While, both MICR and IFSC are used for funds transfer
MICR is an acronym for Magnetic Ink Character Recognition. Primarily, this innovative technology authenticates the legality and credibility of paper-based document(s) in the banking database. It can be found on cheques. MICR is at par with IFSC as far as the security of a fund transfer is concerned.
The MICR code is a product of highly advanced Character Recognition Technology (CRT) used by banks to verify cheques for clearance. MICR technology is used for other bank documents as well. A MICR code is placed at the bottom of a cheque. It includes details such as the bank code, account details, amount, and cheque number, alongside a control indicator. The biggest advantage of MICR technology is that it stands out among similar concepts, such as barcodes, as MICR can be read and distinguished by humans very easily.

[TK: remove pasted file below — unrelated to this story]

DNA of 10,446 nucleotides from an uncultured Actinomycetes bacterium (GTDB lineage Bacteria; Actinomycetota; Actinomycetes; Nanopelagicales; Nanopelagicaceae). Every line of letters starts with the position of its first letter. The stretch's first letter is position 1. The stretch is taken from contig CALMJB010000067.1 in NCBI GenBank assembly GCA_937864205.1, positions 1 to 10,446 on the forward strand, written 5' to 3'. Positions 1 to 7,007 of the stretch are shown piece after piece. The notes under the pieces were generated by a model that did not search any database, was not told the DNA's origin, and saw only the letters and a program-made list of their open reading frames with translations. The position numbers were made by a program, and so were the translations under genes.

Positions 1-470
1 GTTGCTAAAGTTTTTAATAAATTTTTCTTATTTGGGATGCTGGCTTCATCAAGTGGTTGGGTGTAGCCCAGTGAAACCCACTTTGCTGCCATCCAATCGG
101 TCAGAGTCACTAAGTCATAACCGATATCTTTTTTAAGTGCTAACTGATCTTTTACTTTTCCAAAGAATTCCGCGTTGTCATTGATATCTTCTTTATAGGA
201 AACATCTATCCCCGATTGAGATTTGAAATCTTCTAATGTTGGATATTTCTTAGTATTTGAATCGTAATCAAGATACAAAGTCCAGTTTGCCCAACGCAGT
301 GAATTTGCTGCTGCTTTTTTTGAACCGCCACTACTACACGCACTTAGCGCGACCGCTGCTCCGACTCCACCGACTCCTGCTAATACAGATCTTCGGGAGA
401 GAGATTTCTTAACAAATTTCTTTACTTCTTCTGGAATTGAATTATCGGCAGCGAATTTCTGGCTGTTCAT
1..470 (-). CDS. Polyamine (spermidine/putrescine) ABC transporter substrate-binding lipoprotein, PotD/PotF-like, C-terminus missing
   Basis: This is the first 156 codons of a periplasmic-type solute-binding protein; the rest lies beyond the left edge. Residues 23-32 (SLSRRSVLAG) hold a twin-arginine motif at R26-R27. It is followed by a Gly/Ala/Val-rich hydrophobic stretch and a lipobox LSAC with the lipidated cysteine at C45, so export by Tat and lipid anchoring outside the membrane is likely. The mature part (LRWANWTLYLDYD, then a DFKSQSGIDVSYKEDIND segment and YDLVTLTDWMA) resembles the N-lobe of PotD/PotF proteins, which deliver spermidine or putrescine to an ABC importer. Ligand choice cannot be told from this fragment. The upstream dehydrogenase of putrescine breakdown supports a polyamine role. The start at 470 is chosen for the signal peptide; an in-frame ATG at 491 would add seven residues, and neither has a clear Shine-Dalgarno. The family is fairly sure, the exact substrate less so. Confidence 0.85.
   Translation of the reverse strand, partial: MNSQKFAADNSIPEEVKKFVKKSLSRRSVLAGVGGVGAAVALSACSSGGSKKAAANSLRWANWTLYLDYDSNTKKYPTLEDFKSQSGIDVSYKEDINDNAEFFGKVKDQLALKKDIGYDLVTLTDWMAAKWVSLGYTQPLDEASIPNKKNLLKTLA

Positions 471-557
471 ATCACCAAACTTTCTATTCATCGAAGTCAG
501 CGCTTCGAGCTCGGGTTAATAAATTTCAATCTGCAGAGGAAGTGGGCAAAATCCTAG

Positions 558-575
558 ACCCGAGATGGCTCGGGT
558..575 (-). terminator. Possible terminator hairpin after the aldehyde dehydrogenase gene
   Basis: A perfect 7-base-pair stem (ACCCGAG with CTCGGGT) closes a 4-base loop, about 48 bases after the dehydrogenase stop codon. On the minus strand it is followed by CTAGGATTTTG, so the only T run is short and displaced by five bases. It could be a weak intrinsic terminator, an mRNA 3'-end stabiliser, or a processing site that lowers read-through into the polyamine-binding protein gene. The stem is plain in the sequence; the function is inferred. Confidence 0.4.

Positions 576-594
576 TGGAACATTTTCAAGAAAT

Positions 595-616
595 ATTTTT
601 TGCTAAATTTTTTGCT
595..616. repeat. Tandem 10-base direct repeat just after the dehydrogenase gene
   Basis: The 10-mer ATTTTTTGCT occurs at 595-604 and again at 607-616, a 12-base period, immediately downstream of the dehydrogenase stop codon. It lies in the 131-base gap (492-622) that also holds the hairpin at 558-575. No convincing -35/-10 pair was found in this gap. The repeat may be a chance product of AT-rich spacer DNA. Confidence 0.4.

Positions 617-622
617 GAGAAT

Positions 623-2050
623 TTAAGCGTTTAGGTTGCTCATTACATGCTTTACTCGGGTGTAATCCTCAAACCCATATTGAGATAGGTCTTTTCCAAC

Difference between IFSC Code & MICR Code
As monetary transactions are not limited to financial institutions like banks, thorough verification is necessary before processing a transaction. To make the process faster, simpler and automatic, banks and other financial institutions rely on certain codes. These codes, namely, MICR Code and IFSC Code, play a significant role in verifying the authenticity of a transaction. However, there is a difference between the usage of both these codes, while an IFSC code is used for electronic funds transfer and MICR code is used for paper-based funds transfer like a cheque. Also while IFSC code is an 11 digit and a MICR code is 9 digit code.